Once again the theory wars have erupted throughout the blogosphere (here and here and here) and once again I find myself both disturbed and confused as to what these wars are about. On the one hand, if I find myself disturbed by these discussions then this is because vaguely I experience myself as falling within the scope of these critiques, and I see all of this as somehow being bound up with questions of institutional power.

Somehow critiques of “Theory” with a capital “t” seem to paint things with too broad a brush. To adopt a somewhat worn out critical term, these critiques seem to reify the object of their discussion. Suddenly a nebulous entity is conjured into existence, Theory, that functions as a master-signifier (S1), and then a number of other signifiers (S2’s) are attached to this master-signifier: “Deleuze and Guattari”, “Irigaray”, “Freud”, “Lacan”, “Zizek”, “Derrida”, “Levi-Strauss”, “Foucault”, “Butler”, “Spivak”, “Negri and Hardt”, “Adorno”, and so on. Once this move is accomplished, the nature of the critique becomes obvious. Since one as against “Theory”, any of the S2’s attached to this master-signifier can be rejected a priori simply because they fall under this signifier. The proponent of theory is thus left scratching her head, wondering why she was so summarily rejected and denounced, and is thoroughly baffled as to why none of her specific claims were discussed or entertained.

As an American whose training was in Continental philosophy and who is a Lacanian, it comes as no surprise that such a gesture is thoroughly chilling and frightening. Spectres of Quine and the sixteen others signing the letter denouncing Derrida’s honorary doctorate at University of Cambridge immediately come to mind. What was it that motivated Quine to sign such a thing? Similarly, while Adam Kotsko and Anthony Paul Smith are quite right to point out that the analytic/continental divide is artificial– a number of prominent French theorists, for instance, have been deeply influenced by analytic philosophy such as Derrida (who translated Goedel’s incompleteness proof) or Lacan (who often refers to Frege, Russell, Wittgenstein, and even Quine) –this distinction has nonetheless had real institutional effects on hiring. It has only been in recent years that papers influenced by Continental thinkers have been presented at the American Philosophical Association.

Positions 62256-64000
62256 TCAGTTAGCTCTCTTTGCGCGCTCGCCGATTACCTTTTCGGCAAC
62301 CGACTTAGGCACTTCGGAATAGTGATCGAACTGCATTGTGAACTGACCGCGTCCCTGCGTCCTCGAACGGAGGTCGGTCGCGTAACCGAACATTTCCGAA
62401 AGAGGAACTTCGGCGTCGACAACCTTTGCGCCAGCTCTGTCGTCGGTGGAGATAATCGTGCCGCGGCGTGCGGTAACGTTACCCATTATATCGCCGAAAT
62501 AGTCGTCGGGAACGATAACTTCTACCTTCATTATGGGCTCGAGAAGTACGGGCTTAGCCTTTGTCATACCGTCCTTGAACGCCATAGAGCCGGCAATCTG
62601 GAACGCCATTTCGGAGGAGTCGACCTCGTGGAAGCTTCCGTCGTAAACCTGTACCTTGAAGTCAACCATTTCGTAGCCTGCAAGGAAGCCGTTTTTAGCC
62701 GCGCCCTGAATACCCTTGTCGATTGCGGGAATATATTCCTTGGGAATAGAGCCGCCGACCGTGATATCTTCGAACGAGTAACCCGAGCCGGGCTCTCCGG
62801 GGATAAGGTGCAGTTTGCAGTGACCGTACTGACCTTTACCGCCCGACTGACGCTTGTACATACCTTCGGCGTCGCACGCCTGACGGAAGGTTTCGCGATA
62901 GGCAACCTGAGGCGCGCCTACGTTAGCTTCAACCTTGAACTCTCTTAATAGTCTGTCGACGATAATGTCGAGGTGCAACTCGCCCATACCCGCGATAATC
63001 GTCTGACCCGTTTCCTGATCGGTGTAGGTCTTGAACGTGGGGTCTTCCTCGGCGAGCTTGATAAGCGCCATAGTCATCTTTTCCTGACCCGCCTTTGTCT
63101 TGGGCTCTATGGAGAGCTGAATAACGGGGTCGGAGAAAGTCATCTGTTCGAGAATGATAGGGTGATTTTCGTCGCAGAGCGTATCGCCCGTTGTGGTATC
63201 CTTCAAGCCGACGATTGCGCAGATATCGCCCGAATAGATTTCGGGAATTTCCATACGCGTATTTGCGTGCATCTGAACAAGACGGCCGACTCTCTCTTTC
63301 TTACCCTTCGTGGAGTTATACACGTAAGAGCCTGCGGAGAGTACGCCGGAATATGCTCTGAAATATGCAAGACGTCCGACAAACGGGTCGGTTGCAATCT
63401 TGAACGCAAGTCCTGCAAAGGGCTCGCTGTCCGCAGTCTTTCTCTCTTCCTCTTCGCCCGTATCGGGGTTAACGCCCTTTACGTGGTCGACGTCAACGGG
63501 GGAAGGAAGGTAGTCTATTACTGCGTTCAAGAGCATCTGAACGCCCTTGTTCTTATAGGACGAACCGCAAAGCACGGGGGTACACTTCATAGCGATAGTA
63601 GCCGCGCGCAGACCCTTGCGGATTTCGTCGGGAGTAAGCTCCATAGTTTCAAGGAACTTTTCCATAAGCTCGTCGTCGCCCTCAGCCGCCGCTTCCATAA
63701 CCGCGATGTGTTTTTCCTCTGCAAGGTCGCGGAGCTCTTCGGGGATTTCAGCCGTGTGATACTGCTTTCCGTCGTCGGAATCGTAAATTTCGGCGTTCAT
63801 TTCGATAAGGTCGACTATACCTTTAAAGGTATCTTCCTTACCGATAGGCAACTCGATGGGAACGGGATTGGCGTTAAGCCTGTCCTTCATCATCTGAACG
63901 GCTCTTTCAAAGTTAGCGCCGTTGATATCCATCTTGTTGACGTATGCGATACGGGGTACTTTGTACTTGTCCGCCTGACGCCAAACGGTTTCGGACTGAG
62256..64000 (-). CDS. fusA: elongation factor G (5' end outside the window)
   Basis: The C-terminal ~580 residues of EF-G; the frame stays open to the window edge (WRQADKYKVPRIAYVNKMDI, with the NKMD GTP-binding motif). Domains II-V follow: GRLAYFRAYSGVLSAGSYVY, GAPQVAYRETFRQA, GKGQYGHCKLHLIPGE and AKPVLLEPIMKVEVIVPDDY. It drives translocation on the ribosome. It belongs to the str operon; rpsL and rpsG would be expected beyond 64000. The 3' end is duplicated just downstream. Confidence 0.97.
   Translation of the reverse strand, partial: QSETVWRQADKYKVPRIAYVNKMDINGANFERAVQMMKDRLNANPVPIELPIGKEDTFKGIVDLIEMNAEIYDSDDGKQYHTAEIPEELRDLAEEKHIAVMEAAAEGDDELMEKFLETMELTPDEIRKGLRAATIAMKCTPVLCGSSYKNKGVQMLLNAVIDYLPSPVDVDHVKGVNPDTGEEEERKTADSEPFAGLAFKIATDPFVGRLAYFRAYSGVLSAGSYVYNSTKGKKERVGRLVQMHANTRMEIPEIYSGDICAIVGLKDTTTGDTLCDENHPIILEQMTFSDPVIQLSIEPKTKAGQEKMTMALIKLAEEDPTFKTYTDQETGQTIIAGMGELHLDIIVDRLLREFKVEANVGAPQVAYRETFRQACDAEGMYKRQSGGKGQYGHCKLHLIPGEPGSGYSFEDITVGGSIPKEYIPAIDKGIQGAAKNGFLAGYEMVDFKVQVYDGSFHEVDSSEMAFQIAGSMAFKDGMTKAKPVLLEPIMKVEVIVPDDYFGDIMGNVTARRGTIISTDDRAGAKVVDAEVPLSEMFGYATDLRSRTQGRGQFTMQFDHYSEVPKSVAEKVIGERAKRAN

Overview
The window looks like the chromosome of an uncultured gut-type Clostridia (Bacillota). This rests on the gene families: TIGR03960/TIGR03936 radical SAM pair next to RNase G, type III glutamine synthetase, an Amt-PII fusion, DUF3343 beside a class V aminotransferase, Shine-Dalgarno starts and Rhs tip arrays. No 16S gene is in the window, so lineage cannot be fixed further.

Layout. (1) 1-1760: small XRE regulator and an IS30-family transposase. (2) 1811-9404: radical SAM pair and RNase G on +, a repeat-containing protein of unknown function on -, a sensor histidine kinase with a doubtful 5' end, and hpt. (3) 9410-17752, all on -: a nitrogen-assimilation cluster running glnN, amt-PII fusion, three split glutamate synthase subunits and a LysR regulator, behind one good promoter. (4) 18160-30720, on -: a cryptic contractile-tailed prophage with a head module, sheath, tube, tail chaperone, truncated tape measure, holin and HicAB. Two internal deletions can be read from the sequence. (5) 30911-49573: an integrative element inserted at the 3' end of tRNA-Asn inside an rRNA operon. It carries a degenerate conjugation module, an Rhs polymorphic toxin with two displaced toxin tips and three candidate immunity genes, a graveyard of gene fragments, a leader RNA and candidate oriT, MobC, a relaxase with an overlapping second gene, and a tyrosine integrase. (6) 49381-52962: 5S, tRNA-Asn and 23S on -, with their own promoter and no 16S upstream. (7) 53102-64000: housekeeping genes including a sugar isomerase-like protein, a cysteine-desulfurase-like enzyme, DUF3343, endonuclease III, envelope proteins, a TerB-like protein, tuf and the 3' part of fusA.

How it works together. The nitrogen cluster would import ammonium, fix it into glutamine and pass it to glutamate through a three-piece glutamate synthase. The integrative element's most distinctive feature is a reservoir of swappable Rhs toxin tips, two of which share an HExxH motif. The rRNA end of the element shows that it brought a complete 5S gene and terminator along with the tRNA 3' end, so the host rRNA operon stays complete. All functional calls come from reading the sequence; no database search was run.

But the real question here is why it is legitimate to group thinkers in this way. That is, what seems required here is a separation of S1 from S2. Drawing a lesson from Plato’s dialogues, it could be argued that Plato’s style itself makes a substantial ethical and philosophical point: Namely, that philosophy occurs as an aleatory encounter between two individuals concerning some pressing matter that is to be hashed out in the here and now. The problem with the master-signifier “Theory” is that it tends to undermine this interaction. If the contention is with some specific claim that a thinker makes, then why isn’t it specifically that claim that is being disputed? If one questions a particular explanatory name about the nature of the world– for instance, Luhmann’s claim that the social consists of systems that are composed of communications, not individuals or persons –then why isn’t it this specific claim that is being addressed. If the issue is with the Lacanian conception of desire or a specific application of this concept, then why isn’t this the object of critique?

Often I hear the suggestion that claims made by the so-called advocates of theory are ungrounded or undemonstrated. Yet is the person making these claims given the opportunity to defend them by the would-be critic? The assumption seems to be that the so-called defenders of Theory cannot support their claims and simply haphazardly apply castles in the cloud to whatever issue they’re attending to. However, wouldn’t the more charitible reading be that perhaps critics are working within a theoretical paradigm much like Kuhn describes, and they take certain claims to be established within that paradigm.

However, as a more pressing matter, what I can’t figure out is what alternative there might be to Theory. If the critics of Theory wish to convince me that they occupy a superior position they’re going to have to offer me something in return, some sort of option or some sort of alternative. All of my analytic training– and by this I mean Anglo-American philosophy –teaches me that there is no such thing as a non-theory laden perspective. This is the lesson to be drawn from the likes of Sellars. What, then, is this non-theory laden perspective of which these critics seem to be speaking?

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